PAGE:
5, 7 ,W Y
ll ATLAS MILLS
AR Americas Best
THAT SUBBEI2 Corn.
Jever hab one ob those subber colbz?
One ob theb that id a croz between the
flue and ad attack of dighthorse? Whed
a mand's head feelz lide a Haze-drub,
and hiz yes look lide an overstuvved
abricod? And you cand smell, hear,
drink or eat wid adything lide bleasure.
And you hab at aste id your mound lide
you halo been smokid a buggywhip and
forgod to spid.
And you wand to sleeb standind ub
lide a policemad. And your noze swells
ub lide a boisoned bup. And you would
as sood die as nod, only you are id no
fit shabe to. And that a bunch ob frog
eggs idsists on rebaining in a secure
position in the ob of your throad and all
that, and every thid. Ever hab one? If
nod, ged one. They bead andything' in
the sabe of entertainnned a rnand could
desire. And they are breddy lastig. too,
THIRD and MAIN
Poultryrnan: 'Come out of there, you
black rascal or I'll shoot you where you
Voice from Within: Honest boss, de
hain't nobody in heah but us chickens.
Mr. Painter: What is the Board of
W. Pope: The board you walk on to
keep your feet from getting' wet.
SAFE AT LAST.
'Tm very so1'ry to hear your wife
is so ill, Benjamin, Not dangerous, I
"Thank'ee, miss, but she be too weak
now to be dangerous."
-The Humorist, London.
A woman tells fairy stories to the
children to quiet them, and the poli-
ticians tell fairy stories to the people
for the same reason.
v. if. 5. -I----------+652 tmfkeror +------.---- 1925
SI-IORRS STUDIO I
CORNER 2nd 5 MAIN VINCENNES, IND.
R. O. HENNIS, Omer I
fclass of 19111 I
Ms ffzzotograflzer for this Annual, I
we wish the members of the Class of
1.925 an future success ancZ1za151S1'ness.
PORTRAITS . KODAK - FINISHING
I COMMERCIAL WORK I
V- Eff. 5. -i-'-'-----1--'-0--'--P Bbe Reflector -!--Q---0- -0-'----D---0-4 1925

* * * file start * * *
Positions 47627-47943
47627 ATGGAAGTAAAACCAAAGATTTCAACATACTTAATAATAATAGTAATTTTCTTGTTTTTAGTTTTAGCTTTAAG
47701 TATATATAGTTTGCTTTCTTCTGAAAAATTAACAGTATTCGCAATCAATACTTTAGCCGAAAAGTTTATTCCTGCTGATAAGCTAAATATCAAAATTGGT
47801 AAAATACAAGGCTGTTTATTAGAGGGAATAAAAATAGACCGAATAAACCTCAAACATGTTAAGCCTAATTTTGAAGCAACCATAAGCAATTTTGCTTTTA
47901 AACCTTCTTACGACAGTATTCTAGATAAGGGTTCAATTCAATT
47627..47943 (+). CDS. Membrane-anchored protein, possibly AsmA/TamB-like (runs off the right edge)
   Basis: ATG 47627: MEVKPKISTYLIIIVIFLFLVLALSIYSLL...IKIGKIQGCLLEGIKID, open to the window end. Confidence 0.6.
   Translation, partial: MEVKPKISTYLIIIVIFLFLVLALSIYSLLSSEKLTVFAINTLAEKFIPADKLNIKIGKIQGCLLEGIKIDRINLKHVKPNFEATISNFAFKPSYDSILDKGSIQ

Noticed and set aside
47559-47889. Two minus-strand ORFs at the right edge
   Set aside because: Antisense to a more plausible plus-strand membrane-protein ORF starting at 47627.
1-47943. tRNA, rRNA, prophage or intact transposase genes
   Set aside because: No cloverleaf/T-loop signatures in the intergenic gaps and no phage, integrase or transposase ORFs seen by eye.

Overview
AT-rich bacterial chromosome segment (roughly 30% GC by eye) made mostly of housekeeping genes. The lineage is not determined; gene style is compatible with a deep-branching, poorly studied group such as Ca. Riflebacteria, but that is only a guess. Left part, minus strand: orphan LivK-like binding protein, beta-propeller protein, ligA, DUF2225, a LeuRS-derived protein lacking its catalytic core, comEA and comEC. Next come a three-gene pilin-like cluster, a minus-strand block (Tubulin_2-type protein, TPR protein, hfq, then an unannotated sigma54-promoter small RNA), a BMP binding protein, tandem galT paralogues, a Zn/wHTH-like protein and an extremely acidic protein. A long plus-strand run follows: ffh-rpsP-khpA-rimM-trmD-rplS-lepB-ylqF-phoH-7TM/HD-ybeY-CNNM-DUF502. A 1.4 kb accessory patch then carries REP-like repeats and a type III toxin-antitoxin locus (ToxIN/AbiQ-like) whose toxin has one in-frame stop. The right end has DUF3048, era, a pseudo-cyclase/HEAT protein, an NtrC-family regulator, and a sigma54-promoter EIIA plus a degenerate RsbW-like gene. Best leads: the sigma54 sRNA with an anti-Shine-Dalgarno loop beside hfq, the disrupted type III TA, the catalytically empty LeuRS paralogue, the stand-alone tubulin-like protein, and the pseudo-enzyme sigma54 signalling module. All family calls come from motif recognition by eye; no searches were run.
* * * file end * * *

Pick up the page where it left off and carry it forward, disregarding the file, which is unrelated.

V, '31, S. -1--- --------I-'Ghz Reflector -I---0--'-'-'--N"-0""i' 1925
Tre re rrrr r
I R1'te-Way products
Tl:ere,s a zliference fn Bread
I Rite-Way Bakery
404 N. Seventh Sr.
Sclzrajgt ,s Chocolates
,evle , ite Q Q :el I ,erm ee
I . e . 1 C-I'I1e purest and Best
I CIassi1qed Adwkrtising ON THE MARKET
iq not onI9 LEADS in Knox
I County, Iout excepting
I E0ans0iIIe LEADS THE
I ENTIRE SOUTHERN
I PART OF
I ResuIts Do It I
"E L I T E "
MADE IN VINCENNES
I-IACK 6' SIMON
4. ed- A-e I
V. TT. S -I'--0-f- ----"- -1'-0---I' Taba Uieflector -l-'-0- -----Q-'-0-------'-P l92b
'T f -1-
WE HAVE ALWAYS THE-
ERY BEST OF GOODS
fl IGHEST QUALITY
ERVICE LINEXCELLED i
WHOLESALE Gaoceas i
,W Distributors of PURITY OATS and the following brands of canned goods: LIBBY,
I ROSEDALE, SILVERDALE, HILLSDALE, SUGAR LOAF, SUPERIOR. LOGAN, il
Bride Cnervouslyj : Oh, Harry, dear,
don't forget to have a mousetrap sent
home today. .
Hubby: But didn't we get one yes-
'Bride: Yes, dearg but there's
mouse in that.-Nutton Zephyr.
PAYS TO ADVERTISE.
IVIark Twain when editor of a small-
town paper received a letter from a
superstitious subscriber saying he had
found a spider in his paper and asking'
whether that was a sign of good luck
or bad. The humorist printed the fol-
t'Finding a spider in your paper was
neither good luck nor bad luck for you.